Pubdate: Thu, 14 Nov 2013
Source: Richmond Times-Dispatch (VA)
Copyright: 2013 Media General Communications Holdings, LLC.
Author: Frank Green
Page: B2


Washington Think Tank Says Small Changes to Virginia Laws Could Make
Big Differences

Virginia's justice system is too expensive, ineffective, unfair and
headed for a crisis, according to a policy brief released Wednesday by
the Justice Policy Institute.

"Despite some recent small progress in the areas of post-incarceration
re-entry, particularly felony disenfranchisement, the state continues
to suffer under misguided policies and practices of the past," the
study concludes.

Reaction from state officials was not immediately available Wednesday.
The Justice Policy Institute is a liberal think tank based in Washington.

Among other things, the study said truth-in-sentencing laws enacted in
1995 failed to reduce crime "and Virginia's aggressive stance on
arresting people for drug violations has had no effect on reducing
drug use, which has increased in recent years."

The institute said small changes to state laws could make big
differences. For example, raising the amount that distinguishes grand
larceny from $200 to $600 could save the state millions of dollars.

Kate Duvall, with the JustChildren Program of the Legal Aid Justice
Center in Charlottesville, said, "The $200 grand larceny threshold is
the most blatant example of how Virginia's justice system needs to be

"The last time the threshold was raised was 33 years ago, when $200
was the equivalent of $557 in today's dollars," said Duvall, who read
the institute's report Wednesday.

Duvall said a 2008 Virginia Department of Corrections study estimated
that raising the threshold to $600 would save $1.8 million in the first 

The savings would not be limited to the adult system because in 2012,
larceny was the second-highest offense for which youth were committed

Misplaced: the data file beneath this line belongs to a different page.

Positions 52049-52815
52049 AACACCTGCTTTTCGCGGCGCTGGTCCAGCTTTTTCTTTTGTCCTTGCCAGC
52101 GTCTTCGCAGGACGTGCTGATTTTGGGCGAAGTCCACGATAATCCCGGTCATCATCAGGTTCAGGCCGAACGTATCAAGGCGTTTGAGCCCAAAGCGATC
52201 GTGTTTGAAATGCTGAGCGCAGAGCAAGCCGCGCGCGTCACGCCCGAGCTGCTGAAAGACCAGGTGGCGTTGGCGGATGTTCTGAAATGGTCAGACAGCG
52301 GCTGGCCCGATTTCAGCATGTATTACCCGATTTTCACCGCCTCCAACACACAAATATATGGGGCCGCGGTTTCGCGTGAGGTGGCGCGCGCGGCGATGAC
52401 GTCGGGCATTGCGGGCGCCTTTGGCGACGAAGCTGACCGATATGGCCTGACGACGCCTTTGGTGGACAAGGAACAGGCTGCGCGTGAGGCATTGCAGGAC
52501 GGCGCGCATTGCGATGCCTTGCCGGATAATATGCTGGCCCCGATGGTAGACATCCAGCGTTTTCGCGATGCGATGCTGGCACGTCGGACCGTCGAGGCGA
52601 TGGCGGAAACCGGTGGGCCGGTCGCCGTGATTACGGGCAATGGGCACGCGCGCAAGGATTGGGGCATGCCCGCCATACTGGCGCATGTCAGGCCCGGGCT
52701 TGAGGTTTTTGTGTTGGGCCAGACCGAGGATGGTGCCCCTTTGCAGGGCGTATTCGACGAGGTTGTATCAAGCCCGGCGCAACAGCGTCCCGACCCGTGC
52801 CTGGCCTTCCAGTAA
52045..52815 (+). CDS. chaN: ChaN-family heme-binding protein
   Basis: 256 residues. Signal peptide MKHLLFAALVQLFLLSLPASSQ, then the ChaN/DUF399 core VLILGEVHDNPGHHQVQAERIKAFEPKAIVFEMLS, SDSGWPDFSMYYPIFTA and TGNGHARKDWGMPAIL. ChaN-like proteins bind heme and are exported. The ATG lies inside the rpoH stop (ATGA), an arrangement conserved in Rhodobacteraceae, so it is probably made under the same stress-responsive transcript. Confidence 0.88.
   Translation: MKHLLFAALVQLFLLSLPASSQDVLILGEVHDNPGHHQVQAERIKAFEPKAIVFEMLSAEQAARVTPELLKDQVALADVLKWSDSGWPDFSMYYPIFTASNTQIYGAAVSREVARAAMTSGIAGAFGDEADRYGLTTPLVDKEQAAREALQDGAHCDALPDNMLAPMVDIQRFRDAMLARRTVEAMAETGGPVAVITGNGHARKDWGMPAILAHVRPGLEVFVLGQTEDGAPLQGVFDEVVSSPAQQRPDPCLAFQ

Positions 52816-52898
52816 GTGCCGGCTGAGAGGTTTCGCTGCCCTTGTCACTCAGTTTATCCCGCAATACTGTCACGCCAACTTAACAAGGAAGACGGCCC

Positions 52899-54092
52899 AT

to the Department of Juvenile Justice, she noted.

The state has the 46thlowest violent crime rate among states and
43rd-lowest property crime rate but is 11th in general funds spent on
corrections. The state's annual cost for prisons and jails is now $1.5
billion, the study says.

Virginia's violent and property crime rates, like the rates in other
states, fell 33 and 22 percent, respectively, over the past decade.
The number of arrests has dropped just 1.1 percent over the past two
decades, the institute says.

That is largely because from 2002 to 2011, the state's overall arrest
rate decreased 9.8 percent but the number of drug arrests from 2001 to
2012 increased 51 percent, from 25,244 to 38,349.

In 2011, Virginia spent more than $94 million on drug arrests alone
and, in 2012, marijuana arrests made up nearly twothirds of all drug

The policy brief said that while whites and African-Americans use and
sell drugs at similar rates, African-Americans - about 20 percent of
Virginia's population - make up 44 percent of those locked up for
drugs and roughly 60 percent of the prison population.

The institute's study also was critical of Virginia's juvenile justice
system in which the disproportionate minority presence increases the
deeper a youth goes into the system.

African-American youths comprise 42.5 percent of arrested youth; 52
percent of detained youths; and 70 percent of youths committed to
juvenile correctional centers at an annual cost of more than $103,000

The brief's findings will be presented from 4 to 6 p.m. today at
Virginia Union University in an event sponsored by the Virginia
Alliance Against Mass Incarceration and the Virginia Union University
Center for the Study of the Urban Child. The public is invited to the
free event at the Richmond Police Academy on the Virginia Union campus
at 1202 W. Graham Road.

The Rev. Emory Berry Jr., senior pastor of the Fourth Baptist Church
in Richmond and board chairman of the Virginia Alliance Against Mass
Incarceration, said, "It's time for a justice system overhaul."

"The findings in this policy brief are unfortunately not surprising
considering what my congregants tell me about their loved ones," he
said. "This policy brief tells us it is time to reform this so-called
justice system."
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